Because of the social and political ways of the aristocracy, tensions rose throughout France. This hostility between the peasants and the aristocrats started the French Revolution in 1789. Sixty years later, Charles Dickens wrote his novel, A Tale of Two Cities, in pieces. Dickens wonderfully portrays this war with his flawless imagery and reoccurring themes. One of his many themes throughout his novel is the theme of revenge. Dickens beautifully supports the theme of revenge through his clever symbols such as the candles during the burning of the chateau, birds of fine song and feather, and knitting.
Symbolizing the unity and support for the revolution, the candles placed in the windows during the chateau fire is one way Dickens supports the theme of revenge. The four Jacques, North, South, East, and West, travel to the chateau and set it on fire. As the chateau burns down, Dickens adds, “The mender of the roads, and the two hundred and fifty particular friends, inspired by one man and one woman by the idea of lighting up, had darted into their houses, and were putting candles in every dull little pane of glass” (Dickens 178). Here the readers see that the peasants place candles in their windows, which is an act of rebellion. This single act of rebellion is a way of revenge against the Marquis because he is of nobility, and because he ran over a child. While the chateau is on fire, Monsieur Gabelle is trapped inside. He cries for help, but no one helps him, as the town watches delightfully as the chateau burns down. Dickens notes, “The officers looked towards the soldiers who looked at the fire; gave no orders; and answered with shrugs and biting of lips, ‘It must burn’” (178). From this, the readers can understand that the town…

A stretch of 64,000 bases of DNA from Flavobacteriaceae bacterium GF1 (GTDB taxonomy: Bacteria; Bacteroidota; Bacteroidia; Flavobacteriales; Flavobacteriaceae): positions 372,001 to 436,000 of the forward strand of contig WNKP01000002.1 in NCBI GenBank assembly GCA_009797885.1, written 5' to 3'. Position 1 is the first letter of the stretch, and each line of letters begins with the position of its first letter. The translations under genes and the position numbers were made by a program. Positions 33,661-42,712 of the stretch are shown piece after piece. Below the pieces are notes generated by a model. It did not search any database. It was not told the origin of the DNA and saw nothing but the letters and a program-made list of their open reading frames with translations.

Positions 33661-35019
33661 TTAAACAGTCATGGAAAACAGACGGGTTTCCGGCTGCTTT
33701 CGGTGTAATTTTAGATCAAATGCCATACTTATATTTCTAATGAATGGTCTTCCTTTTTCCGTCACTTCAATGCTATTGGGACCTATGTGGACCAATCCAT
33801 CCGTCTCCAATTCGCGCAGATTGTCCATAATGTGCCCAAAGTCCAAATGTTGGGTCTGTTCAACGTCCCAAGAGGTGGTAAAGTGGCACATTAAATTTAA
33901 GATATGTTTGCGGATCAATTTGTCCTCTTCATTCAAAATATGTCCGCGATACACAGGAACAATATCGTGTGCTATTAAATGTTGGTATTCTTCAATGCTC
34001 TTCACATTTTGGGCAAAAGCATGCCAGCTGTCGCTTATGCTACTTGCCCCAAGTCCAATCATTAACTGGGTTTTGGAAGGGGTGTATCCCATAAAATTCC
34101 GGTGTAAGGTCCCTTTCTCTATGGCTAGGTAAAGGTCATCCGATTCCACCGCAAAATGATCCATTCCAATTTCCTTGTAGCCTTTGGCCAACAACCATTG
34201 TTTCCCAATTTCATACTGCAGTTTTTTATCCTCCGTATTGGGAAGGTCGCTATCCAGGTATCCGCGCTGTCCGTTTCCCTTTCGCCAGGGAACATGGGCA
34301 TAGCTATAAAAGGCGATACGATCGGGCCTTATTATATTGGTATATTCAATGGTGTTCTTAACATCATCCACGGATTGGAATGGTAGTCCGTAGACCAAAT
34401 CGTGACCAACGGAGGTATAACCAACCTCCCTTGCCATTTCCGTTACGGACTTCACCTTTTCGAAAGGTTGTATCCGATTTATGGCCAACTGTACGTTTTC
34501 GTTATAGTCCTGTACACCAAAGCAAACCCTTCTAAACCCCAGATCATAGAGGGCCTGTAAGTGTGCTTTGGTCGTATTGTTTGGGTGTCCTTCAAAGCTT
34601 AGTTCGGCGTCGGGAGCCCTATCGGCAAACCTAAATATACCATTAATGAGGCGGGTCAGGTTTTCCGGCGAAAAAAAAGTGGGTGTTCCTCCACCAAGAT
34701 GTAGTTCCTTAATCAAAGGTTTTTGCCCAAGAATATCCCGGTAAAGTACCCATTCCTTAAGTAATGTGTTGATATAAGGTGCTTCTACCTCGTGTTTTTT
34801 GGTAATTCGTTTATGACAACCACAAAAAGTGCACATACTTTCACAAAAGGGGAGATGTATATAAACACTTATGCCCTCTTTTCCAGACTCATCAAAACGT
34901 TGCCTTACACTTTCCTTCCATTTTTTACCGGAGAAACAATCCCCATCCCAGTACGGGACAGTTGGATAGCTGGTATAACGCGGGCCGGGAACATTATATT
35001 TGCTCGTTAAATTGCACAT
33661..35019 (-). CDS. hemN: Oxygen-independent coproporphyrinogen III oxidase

…ds up shooting her with the gun Madame Defarge has on her. Overall, Madame Defarge’s plan of revenge is short lived and unsuccessful.
The theme of revenge, which was probably the main motive in the revolution against the aristocracy, is supported precisely through Dickens’ symbols of candles during the burning of the chateau, bird of fine song and feather, and knitting. Dickens uses these symbols to enhance this theme. Successful of not, these acts of revenge help fire up the plot and make each chapter page turning. Additionally, Dickens’ cliffhangers left readers wanting to know what act of revenge was coming next during this revolution. Together, these three meticulous symbols tie the theme of revenge with the cause of the French Revolution.
Dickens, Charles. A Tale of Two Cities. Ed. Julie Nord. Mineola: Dover ThriftEditions, 1870. Print.